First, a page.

Go on, lets have a link to your podcast.
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HughYeman

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Re: Making a Podcast
« Reply #4 on: 22 Jul 2018, 05:19 »

I did try once to record a solo piece but just ended up hating myself for days.
Ha! I can relate.

Here's mine. I'm proud of the latest two episodes: 17 because I was so angry and passionate that I think it's relatively listenable, and 18 because it represents what I want the podcast to be.

https://historicheadlines.podbean.com/
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"Is that why you checked for my armor?"
"I-I was scared you left. I knew you wouldn't go anywhere without it."
"I would never leave unless you asked me to."
"I would never ask you to."

LeeC

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Re: Making a Podcast
« Reply #5 on: 13 Nov 2018, 07:52 »

I've been thinking of starting one about the paranormal. I wouldn't know where to start though. I have a mic from my youtube channel days but I don't know how best to set everything up, how to record/edit, let alone how to check mics for others on said podcast...oh yeah I would also need to find members to be on the podcast.

Any thoughts or suggestions from people who have podcasted or currently podcast?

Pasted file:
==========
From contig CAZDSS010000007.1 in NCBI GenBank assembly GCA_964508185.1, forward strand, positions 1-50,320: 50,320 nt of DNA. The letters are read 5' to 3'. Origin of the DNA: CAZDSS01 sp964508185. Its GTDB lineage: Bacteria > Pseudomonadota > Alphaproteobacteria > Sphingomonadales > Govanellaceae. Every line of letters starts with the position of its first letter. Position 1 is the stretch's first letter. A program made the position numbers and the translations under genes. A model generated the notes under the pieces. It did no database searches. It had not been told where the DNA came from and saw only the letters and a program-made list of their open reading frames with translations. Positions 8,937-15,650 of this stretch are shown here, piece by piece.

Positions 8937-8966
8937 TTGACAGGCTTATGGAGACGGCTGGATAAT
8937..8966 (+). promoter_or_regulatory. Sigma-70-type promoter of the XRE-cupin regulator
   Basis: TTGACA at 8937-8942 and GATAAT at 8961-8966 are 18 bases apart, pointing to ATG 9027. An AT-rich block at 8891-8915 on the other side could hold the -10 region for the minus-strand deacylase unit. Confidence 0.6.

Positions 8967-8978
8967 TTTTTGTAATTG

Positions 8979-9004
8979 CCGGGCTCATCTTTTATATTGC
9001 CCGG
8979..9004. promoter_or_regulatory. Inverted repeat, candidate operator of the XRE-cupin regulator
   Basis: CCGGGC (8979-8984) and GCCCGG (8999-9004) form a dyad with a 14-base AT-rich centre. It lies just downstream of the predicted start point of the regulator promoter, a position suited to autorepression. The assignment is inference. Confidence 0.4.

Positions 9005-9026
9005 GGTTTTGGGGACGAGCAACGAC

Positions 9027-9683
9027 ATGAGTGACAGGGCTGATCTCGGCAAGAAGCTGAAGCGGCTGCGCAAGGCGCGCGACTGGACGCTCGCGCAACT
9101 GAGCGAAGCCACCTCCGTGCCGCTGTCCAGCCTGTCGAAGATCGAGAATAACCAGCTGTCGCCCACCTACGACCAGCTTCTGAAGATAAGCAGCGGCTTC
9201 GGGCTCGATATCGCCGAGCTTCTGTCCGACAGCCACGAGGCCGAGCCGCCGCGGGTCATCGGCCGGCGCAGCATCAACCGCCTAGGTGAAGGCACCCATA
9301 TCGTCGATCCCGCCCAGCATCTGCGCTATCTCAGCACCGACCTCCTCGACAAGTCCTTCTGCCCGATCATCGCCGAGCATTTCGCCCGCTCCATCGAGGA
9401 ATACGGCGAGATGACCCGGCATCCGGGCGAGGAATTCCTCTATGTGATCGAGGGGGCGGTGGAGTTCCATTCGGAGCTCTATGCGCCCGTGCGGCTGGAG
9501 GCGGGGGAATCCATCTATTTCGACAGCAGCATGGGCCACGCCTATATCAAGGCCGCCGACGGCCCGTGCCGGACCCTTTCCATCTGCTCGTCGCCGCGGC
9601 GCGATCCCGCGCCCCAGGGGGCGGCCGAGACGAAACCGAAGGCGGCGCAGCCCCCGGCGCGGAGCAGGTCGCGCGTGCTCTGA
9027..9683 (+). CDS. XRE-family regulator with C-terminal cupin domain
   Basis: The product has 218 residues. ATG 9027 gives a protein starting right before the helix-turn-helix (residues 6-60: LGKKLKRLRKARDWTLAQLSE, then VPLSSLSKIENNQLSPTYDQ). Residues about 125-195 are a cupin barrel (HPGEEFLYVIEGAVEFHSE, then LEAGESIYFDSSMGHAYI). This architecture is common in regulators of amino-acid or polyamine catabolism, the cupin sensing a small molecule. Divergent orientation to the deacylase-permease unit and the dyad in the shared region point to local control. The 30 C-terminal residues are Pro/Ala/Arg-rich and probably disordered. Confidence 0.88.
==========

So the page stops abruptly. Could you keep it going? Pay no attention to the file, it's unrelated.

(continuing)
« Last Edit: 13 Nov 2018, 09:12 by LeeC »
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HughYeman

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Re: Making a Podcast
« Reply #6 on: 21 Nov 2018, 09:34 »

I've been thinking of starting one about the paranormal. I wouldn't know where to start though. I have a mic from my youtube channel days but I don't know how best to set everything up, how to record/edit, let alone how to check mics for others on said podcast...oh yeah I would also need to find members to be on the podcast.

Any thoughts or suggestions from people who have podcasted or currently podcast?

Hey LeeC. Here's what I've said to a few people who asked me about podcasting. I'm an amateur, but I have learned enough that I think my experience might be useful to someone starting out.

Short version: get a decent mic and a pop filter and download Audacity.